Posts Tagged ‘Red Army’

The Hungarian Reaction to Sacha Batthyany and the Rechnitz Massacre (by Caroline D Schmitz)

What has always been especially disturbing to us about the circumstances of the Rechnitz Massacre is that its victims were Hungarians, and that yet the Thyssens, from whose castle the massacre was launched, had relied not just once, but twice on an adopted Hungarian nationality of Heinrich Thyssen-Bornemisza for the post-war salvation of their German fortune. A fortune that has allowed the Thyssens to retain an iron grip on their public image. And a fortune from which Sacha Batthyany too has profited. It is perhaps unsurprising, then, that the Hungarian reaction to Sacha Batthyany’s book is somewhat more critical than that seen in Western Europe.

At the end of August, Könyves Blog in „Already in April Sacha Batthyany’s Book Was Being Critised“ referred to our defensive position and Eva Kovacz from the Vienna Wiesenthal Institute for Holocaust Studies reported very interesting new details under the title „The Austrians Have Holocaust Memorials Especially About Us“. Then came „We Prefer The Victims“ by Peter Kövesdi on Vasarnapi Hirek and Ban Zoltan Andras on Unikornis, who described Sacha Batthyany as a spoilt yuppie and his book as being a crude literary attempt full of plattitudes. And now Julia Szaszi on has published an excellent article from which we quote as follows (Please note: this translation is reliant on the Google Translate Service!):

„Andreas Lehner of Refugius says his organisation will not stop until the graves of the victims have been found and the victims can receive a dignified burial……..(Many developments for the better have taken place in Rechnitz).….In the past, the people of Rechnitz have been suspicious of outsiders. The turning point came with the English author David R. L. Litchfield and his 2007 book „The Thyssen Art Macabre“. It is full of facts about the history of the Thyssens which show disturbing parallels to the Rechnitz story. It put a spotlight on this family which was unheard of before in Austria in this way. The book contains interviews with many witnesses……….The English author also rejected the old story of the Russians burning down the Rechnitz castle and instead stressed that the much more likely turn of events was a burning down by the retreating Germans in order to extinguish incriminating evidence……..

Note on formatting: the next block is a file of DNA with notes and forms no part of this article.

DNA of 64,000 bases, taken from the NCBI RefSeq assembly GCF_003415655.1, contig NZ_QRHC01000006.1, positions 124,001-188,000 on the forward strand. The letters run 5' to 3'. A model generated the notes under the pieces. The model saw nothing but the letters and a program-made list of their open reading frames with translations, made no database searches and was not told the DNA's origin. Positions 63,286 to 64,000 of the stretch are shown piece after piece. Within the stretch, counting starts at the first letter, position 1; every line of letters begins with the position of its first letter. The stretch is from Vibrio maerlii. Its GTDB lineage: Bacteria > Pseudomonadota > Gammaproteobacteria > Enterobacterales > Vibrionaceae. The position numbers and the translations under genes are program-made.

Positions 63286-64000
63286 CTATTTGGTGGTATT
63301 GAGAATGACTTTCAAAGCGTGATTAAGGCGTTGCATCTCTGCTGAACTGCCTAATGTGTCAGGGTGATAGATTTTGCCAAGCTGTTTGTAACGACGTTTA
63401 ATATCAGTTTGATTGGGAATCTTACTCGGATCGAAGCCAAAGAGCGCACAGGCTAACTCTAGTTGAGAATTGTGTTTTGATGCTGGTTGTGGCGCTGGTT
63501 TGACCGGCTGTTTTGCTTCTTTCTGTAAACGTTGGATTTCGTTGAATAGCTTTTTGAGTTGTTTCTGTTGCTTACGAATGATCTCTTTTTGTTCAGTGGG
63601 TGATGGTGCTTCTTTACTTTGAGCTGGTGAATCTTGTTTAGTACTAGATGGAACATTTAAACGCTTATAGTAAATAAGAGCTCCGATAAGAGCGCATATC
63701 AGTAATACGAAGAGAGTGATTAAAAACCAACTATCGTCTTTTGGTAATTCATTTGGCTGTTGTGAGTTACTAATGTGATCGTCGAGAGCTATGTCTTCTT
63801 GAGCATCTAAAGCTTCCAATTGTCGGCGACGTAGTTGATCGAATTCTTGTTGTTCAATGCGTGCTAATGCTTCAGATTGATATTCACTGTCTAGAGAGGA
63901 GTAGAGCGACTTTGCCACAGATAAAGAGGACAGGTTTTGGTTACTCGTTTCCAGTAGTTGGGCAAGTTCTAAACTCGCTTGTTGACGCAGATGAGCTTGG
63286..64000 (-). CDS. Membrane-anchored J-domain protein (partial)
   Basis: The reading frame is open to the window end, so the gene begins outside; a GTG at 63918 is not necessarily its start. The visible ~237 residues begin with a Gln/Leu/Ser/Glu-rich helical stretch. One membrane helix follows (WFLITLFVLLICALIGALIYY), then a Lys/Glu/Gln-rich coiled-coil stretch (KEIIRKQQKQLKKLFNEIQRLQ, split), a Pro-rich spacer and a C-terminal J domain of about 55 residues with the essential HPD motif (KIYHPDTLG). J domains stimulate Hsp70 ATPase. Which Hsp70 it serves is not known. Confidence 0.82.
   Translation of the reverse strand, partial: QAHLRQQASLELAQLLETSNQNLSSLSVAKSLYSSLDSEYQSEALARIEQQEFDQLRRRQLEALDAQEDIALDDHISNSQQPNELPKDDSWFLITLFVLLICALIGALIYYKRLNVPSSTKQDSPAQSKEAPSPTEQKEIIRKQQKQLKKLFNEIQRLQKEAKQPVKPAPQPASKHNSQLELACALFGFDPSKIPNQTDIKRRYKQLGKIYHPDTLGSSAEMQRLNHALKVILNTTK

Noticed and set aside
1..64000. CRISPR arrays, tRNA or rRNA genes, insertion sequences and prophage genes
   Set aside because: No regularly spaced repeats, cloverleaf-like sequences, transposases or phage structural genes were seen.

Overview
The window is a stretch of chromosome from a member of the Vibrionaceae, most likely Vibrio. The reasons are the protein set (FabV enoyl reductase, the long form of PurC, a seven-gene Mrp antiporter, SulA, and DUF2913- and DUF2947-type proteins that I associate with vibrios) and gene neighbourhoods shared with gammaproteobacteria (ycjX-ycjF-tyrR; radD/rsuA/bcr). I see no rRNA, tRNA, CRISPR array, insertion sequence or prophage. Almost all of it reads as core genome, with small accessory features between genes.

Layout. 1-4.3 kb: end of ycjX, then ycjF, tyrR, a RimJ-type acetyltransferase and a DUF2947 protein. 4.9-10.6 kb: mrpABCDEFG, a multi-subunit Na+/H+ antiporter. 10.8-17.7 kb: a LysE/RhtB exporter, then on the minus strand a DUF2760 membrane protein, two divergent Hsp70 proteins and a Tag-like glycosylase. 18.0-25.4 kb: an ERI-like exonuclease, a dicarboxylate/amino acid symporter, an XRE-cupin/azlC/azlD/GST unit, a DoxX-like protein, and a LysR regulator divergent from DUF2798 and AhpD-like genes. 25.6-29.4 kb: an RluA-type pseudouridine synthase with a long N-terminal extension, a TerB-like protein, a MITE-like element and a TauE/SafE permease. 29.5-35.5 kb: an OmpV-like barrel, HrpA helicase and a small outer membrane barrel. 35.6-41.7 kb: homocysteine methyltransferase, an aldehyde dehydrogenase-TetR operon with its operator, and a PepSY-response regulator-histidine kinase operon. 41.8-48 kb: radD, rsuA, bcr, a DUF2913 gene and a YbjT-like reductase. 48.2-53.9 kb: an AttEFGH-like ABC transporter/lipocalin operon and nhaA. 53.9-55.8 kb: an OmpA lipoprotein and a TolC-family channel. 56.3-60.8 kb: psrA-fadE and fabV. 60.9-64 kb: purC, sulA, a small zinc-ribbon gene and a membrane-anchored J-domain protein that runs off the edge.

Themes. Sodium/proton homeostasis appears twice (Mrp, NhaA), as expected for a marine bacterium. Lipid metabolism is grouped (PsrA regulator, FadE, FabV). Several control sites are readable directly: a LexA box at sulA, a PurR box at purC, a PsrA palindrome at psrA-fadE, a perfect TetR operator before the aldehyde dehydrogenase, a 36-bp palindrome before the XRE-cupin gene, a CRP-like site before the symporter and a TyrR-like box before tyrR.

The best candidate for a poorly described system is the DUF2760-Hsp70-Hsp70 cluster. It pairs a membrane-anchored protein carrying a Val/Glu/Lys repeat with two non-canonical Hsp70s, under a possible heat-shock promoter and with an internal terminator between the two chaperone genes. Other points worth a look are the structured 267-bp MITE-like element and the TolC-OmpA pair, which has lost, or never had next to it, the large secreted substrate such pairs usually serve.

The Sovjets found the graves of the Jewish victims very quickly. 21 graves with 10-12 bodies in each grave. The victims showed signs of torture. A second exhumation took place in the context of the 1946 court procedings. But then the area map was lodged with the local public prosecutor whereupon it mysteriously disappeared. Andreas Lehner of Refugius says that the Sovjets were only interested in the graves of their own fallen soldiers. The graves of the Jewish victims were irrelevant to them. Of course, this is no explanation for why the map lodged with the Austrian authorities vanished. Perhaps it was taken back to Russia together with thousands of documents when the Russian occupiers left Austria in 1955. There are reports now of a serious new attempt by Austrian historians to put a group together to search the Russian archives to find this map. It will be very difficult of course to find this single document amongst what must be millions of files……..